Flueless gas action

The UK Government has announced a series of proposals to improve indoor air quality by reducing pollution from flueless gas appliances such as gas cookers, water heaters and flueless gas fires.

The UK Government has announced a series of proposals to improve indoor air quality by reducing pollution from flueless gas appliances such as gas cookers, water heaters and flueless gas fires.

New research, published today, suggests that under certain conditions, levels of some pollutants in homes may exceed outdoor air quality standards.

There is no immediate danger to users of these appliances, but certain pollutants are undesirable and the Government will now take action to reduce the concentrations released from these appliances.

To assuage the situation, the Government will push for an amendment of European standards for gas appliances to ensure reduced emissions of certain pollutants from flueless appliances as well as the amendment of UK Installation Standards to ensure concentrations of these pollutants are reduced.

It also intends to work with British Standards Institute to ensure national standards and building regulations on safe installation of flueless combustion appliances reflect innovation in appliance and installation practice and reinforce advice to the public on the safe use of flueless gas appliances.

The research, commissioned by the DTI and HSE, tested a range of appliances under laboratory conditions. Tests were often carried out under ’worst case’ conditions: with reduced ventilation, extended periods of operation and with safety devices disarmed.

The highest concentrations of carbon monoxide seen in the tests were considerably below the levels that could cause fatalities and did not exceed the outdoor air quality standards in most of the tests. The few exceptions were generally attributable to the abnormal operating conditions.

The air quality standard for nitrogen dioxide was exceeded in several of the tests. This could result in a worsening of the condition of those with asthma similar to other triggers such as cold air, exercise and colds. Asthmatics who consider they are affected can use their ’reliever’ inhaler in the usual way to lessen the symptoms. Healthy people are unlikely to be affected.

There is no outdoor air quality standard for nitrogen monoxide. However, the Health and Safety Executive recently issued advice that the average concentration of nitrogen monoxide in the workplace should not exceed 1000 ppb, averaged over an eight hour working day. Levels in excess of this were measured in some of the tests. The Department of Health will be producing a leaflet for the public later this year explaining the possible health effects and what action the public can take to reduce exposure.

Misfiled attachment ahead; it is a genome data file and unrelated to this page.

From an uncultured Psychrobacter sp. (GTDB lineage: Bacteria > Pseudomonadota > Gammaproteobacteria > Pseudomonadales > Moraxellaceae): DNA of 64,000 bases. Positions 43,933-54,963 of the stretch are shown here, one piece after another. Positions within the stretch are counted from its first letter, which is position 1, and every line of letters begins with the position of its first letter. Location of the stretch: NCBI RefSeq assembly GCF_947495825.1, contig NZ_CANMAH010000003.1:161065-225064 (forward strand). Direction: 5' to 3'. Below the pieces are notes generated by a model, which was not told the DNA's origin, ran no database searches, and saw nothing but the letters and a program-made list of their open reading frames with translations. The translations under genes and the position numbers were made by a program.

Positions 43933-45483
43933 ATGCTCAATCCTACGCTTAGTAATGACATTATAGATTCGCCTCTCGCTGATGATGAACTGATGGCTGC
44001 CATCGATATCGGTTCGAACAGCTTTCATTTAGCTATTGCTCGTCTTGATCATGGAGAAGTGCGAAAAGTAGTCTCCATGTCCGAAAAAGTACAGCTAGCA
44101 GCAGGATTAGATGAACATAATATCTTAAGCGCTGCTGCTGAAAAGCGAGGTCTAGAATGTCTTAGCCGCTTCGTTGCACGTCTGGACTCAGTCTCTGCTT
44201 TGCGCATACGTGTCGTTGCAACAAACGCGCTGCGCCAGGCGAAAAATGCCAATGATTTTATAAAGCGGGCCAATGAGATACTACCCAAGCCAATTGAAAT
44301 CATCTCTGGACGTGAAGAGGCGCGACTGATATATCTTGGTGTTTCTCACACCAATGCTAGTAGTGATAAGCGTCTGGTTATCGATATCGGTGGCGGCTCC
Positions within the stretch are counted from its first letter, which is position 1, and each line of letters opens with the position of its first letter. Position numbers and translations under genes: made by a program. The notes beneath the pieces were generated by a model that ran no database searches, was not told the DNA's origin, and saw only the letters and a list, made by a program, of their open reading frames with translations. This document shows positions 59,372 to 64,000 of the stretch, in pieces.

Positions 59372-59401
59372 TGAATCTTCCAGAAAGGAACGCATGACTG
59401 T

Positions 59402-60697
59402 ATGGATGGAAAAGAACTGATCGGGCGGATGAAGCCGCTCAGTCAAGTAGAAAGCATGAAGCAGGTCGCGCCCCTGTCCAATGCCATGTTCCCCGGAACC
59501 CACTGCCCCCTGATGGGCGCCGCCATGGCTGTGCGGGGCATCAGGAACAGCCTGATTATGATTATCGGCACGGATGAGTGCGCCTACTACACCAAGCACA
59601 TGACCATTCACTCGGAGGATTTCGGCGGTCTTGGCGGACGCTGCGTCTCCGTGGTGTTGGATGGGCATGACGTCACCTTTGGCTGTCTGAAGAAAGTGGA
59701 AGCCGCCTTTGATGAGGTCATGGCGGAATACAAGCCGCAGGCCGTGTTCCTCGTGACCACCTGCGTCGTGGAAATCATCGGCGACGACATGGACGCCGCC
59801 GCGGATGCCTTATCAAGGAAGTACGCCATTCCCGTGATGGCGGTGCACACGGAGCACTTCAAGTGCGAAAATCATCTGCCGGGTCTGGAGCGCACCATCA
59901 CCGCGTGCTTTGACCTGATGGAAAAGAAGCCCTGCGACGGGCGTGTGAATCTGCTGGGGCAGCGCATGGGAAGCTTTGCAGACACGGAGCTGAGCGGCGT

Two research reports measuring concentrations of combustion products released from flueless gas appliances have been published in HSE’s contract research series, accessible electronically <link>here=http://www.hse.gov.uk/research/rrhtm/index.htm</link>.

The reports are:

RR23 – Flueless gas appliances – concentrations of carbon monoxide, carbon dioxide and nitrogen dioxide, and particulate level produced in use prepared by Advantica Technologies Limited.

RR127- Measurement and modelling of combustion products from flueless gas appliances prepared by BRE Environment.

The Committee on the Medical Effects of Air Pollutants (COMEAP) statement ’Assessment of the Health Implications of Concentrations of Nitrogen Dioxide and Carbon Monoxide Indoors – Advice to HSE and DTI’ is available <link>here=http://www.advisorybodies.doh.gov.uk</link>.

The possible effects of carbon monoxide are much more serious than those of nitrogen dioxide or nitrogen monoxide. Carbon monoxide can cause coma and death at high concentrations. These lethal concentrations were not reached in any of the tests.

However, the EPAQS air quality standard of 10 ppm eight hour running average (see <link>here=http://www.defra.gov.uk/environment/airquality/aqs/co/index.htm</link>) was exceeded to a certain extent during tests involving excessive use of a cooker oven and use of a gas fire with a faulty pilot light. These test results reinforce the importance of advice to use appliances in accordance with the manufacturer’s instructions and to ensure that they are regularly serviced.

The EPAQS report on nitrogen dioxide is available <link>here=http://www.defra.gov.uk/environment/airquality/aqs/no2/index.htm</link>.

HSE has issued guidance on the health effects of nitrogen monoxide and advice on workplace control measures, available on HSE’s website <link>here=http://www.hse.gov.uk/pubns/chan28.htm</link>.

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